Wed. Dec 8th, 2021

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Album Review: Brandi Carlile – In These Silent Days

3 min read

Fresh from the release of Brandi Carlile’s autobiography Broken Horses comes an album that feels like a glimpse into Carlile’s journal, chronicling her past, her present and her future. After the success of By the Way, I Forgive You which garnered Carlile six Grammy nominations along with three wins including Best Americana Album; In These Silent Days showcases Carlile at her most primal and authentic, it is an album that feels like a personal response to our recent, trying times.

Carlile wrote and recorded In These Silent Days with twins Phil and Tim Hanserot, who Carlile has collaborated with since her self-titled debut album in 2005. In These Silent Days was written by the trio during the COVID-19 lockdown and this sense of isolation and helplessness is evident through their intimate lyrics and the atmospheric music that is at times hauntingly simple and at other times breathtakingly ferocious. Each song, although many stylistically different to one another, all feature the theme of hope over adversity.

Whereas many people used their time over the pandemic to eat ice-cream and re-watch all seasons of The Sopranos (I hope I wasn’t the only one), Carlile decided to put her time into an album that feels like a snapshot into an intense therapy session. The album opens with Right on Time, a strikingly beautiful ballad that showcases the power and control of Carlile’s animalistic vocals. The song builds to a climatic howl in every chorus that leaves us breathless as Carlile moves effortlessly into the next verse. Right on Time is the opening chapter that guides us into Carlile’s introspective writing: “It’s not too late / Either way, I lose you in these silent days / It wasn’t right / But it was right on time.” Carlile is losing a part of herself just as critical success had been given, she acknowledges this isn’t part of the plan but it may be the best thing for her, mentally and artistically.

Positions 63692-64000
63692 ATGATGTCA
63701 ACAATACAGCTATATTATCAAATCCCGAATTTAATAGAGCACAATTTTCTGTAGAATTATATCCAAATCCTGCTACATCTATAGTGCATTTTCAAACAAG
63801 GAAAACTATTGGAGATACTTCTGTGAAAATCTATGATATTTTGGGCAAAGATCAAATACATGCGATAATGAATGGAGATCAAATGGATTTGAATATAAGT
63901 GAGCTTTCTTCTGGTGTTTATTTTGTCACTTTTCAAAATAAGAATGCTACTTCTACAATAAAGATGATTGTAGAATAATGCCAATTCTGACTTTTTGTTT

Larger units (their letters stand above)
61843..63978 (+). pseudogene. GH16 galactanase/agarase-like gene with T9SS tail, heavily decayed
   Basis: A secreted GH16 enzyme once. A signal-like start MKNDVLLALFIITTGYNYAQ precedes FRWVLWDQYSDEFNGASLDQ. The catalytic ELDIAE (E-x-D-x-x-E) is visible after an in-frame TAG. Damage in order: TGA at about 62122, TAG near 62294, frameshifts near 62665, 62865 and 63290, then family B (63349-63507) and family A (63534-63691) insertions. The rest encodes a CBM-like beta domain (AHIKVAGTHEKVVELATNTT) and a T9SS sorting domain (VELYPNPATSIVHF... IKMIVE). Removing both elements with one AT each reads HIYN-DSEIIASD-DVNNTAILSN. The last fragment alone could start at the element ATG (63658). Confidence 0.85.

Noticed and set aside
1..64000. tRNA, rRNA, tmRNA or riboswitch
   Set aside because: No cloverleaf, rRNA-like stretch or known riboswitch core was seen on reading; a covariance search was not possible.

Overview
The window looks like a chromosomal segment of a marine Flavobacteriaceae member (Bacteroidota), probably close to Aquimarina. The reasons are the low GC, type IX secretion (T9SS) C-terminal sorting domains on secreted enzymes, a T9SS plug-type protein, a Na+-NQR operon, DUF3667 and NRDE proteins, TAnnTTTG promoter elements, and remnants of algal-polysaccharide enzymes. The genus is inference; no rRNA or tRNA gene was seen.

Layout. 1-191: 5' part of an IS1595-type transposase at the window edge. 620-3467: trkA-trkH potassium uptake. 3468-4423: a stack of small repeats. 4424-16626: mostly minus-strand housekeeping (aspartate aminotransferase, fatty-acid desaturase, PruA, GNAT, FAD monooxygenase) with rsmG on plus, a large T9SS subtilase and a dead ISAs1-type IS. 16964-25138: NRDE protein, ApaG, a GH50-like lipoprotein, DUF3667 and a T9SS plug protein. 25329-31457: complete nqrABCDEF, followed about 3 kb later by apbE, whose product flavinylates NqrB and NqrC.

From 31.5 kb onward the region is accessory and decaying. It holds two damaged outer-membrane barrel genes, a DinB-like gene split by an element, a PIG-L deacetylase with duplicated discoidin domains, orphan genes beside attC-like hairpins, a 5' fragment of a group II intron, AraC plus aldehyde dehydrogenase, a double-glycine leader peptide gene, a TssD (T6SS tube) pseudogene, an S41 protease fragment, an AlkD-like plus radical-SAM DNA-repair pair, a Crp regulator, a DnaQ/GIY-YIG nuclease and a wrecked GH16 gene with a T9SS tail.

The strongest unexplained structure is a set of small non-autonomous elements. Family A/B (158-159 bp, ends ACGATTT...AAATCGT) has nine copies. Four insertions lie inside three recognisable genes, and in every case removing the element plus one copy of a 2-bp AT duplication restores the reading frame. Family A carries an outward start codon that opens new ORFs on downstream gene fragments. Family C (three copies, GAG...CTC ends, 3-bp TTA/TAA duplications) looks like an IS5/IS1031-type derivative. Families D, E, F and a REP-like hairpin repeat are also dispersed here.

What follows is You and Me on the Rock, a lovely tribute to Carlile’s partner that shares the same domestic simplicity of Our House by Crosby, Stills and Nash. It is a love song in the truest sense of the word in that the only thing Carlile needs to survive is the love of her partner. It’s an easy listen with an acoustic guitar sound reminiscent of Joni Mitchell’s album Blue, who coincidently was in a relationship with Graham Nash during the time of Our House.

Relationships play an important role in In These Silent Days; not just the relationship between Carlile and her loved ones but the relationship she has with herself. Letter to the Past is a brutally honest depiction of Carlile as a child, “So don’t hold your breath like that / Baby, let it go.” The song was written when Carlile noticed her daughter showing the same personality traits as her. It is a letter to her daughter and to Carlile as a child, telling them both that it is ok to let go. Mama Werewolf is a warning to her children that Carlile may steer from being a good parent, but they are the ones who can bring her back “My silver bullet in the gun.” Carlile knows she isn’t perfect, but she will always try to be better.

Broken Horses is a shrieking performance of vocals in all of the best ways possible. It is rebellious, jarring and tenacious. “Tethered in wide open spaces / And fields that lead for miles / Right into the barrel of a gun.” The song is about escaping, about feeling trapped. Carlile’s voice breaks as she exclaims that the past dies with her; her children won’t fall into her family’s history. This is the standout track on In These Silent Days, melodically it is loud, rough and to the point. Whereas other songs on the album take a softer approach, ‘Broken Horses’ feels like a roar.

In These Silent Days feels like a companion piece to Carlile’s memoir. It is lyrically self-reflective with songs that feel like a lullaby (Stay Gentle) and others that feel like a call for help (When You’re Wrong). Carlile has used her time in isolation to study her past and in doing so has created an autobiographical album; an album that shows us that there is light at the end of the tunnel if we learn from our mistakes.